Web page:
Greek Stoics realized long ago that we come to resemble that which we adore. Today, the monstrance before which most of us spend our days in adoration is probably a screen of moving images. The idols we adore through that monstrance really do help shape the persons we become.

In Philippians 2, Jesus reveals himself to be a very different God from those idols. The idols insist on their own rights and privileges, demanding sacrifices from those who worship them (e.g. buy this, eat that, wear this, etc.). But Jesus reveals his Lordship and omnipotence in the absolute powerlessness of the cross. Jesus, who can call upon his Father to send angels to save him, instead lets every power be taken away from him, except for the power that reveals who he is: love. Jesus never ceases, even for an instant, to love the ones who crucify him. That is his omnipotence. He invites us into that same life of love, which is a miracle of grace that no dumb idols can offer.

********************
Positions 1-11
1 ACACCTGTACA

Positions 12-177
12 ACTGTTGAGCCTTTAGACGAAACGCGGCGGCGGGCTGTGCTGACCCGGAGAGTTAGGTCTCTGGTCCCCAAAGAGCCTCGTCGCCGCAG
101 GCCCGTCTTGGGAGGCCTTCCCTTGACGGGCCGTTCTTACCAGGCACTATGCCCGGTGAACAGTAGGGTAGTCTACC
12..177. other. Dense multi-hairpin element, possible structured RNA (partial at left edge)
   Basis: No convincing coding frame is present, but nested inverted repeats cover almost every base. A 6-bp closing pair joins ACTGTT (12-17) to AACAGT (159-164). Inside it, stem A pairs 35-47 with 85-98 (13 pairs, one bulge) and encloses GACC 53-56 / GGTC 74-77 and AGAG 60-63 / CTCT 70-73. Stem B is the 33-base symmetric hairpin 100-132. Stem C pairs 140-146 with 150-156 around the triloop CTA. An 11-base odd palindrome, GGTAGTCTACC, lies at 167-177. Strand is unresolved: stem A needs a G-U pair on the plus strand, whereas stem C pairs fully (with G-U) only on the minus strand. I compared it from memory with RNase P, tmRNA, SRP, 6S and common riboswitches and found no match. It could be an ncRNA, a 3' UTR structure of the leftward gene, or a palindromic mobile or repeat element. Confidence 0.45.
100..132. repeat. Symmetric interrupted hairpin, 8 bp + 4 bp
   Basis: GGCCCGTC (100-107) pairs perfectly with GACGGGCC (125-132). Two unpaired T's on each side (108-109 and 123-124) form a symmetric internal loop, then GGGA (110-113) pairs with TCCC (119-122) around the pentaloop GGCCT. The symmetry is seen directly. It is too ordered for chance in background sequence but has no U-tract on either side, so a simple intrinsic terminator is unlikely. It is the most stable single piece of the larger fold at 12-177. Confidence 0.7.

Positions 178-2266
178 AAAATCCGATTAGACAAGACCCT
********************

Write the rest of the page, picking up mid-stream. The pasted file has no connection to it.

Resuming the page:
—Fr. Sylvester Tan, SJ, is a newly ordained priest of the USA Central and Southern Province, currently serving as the associate pastor of Immaculate Conception Jesuit Church in New Orleans.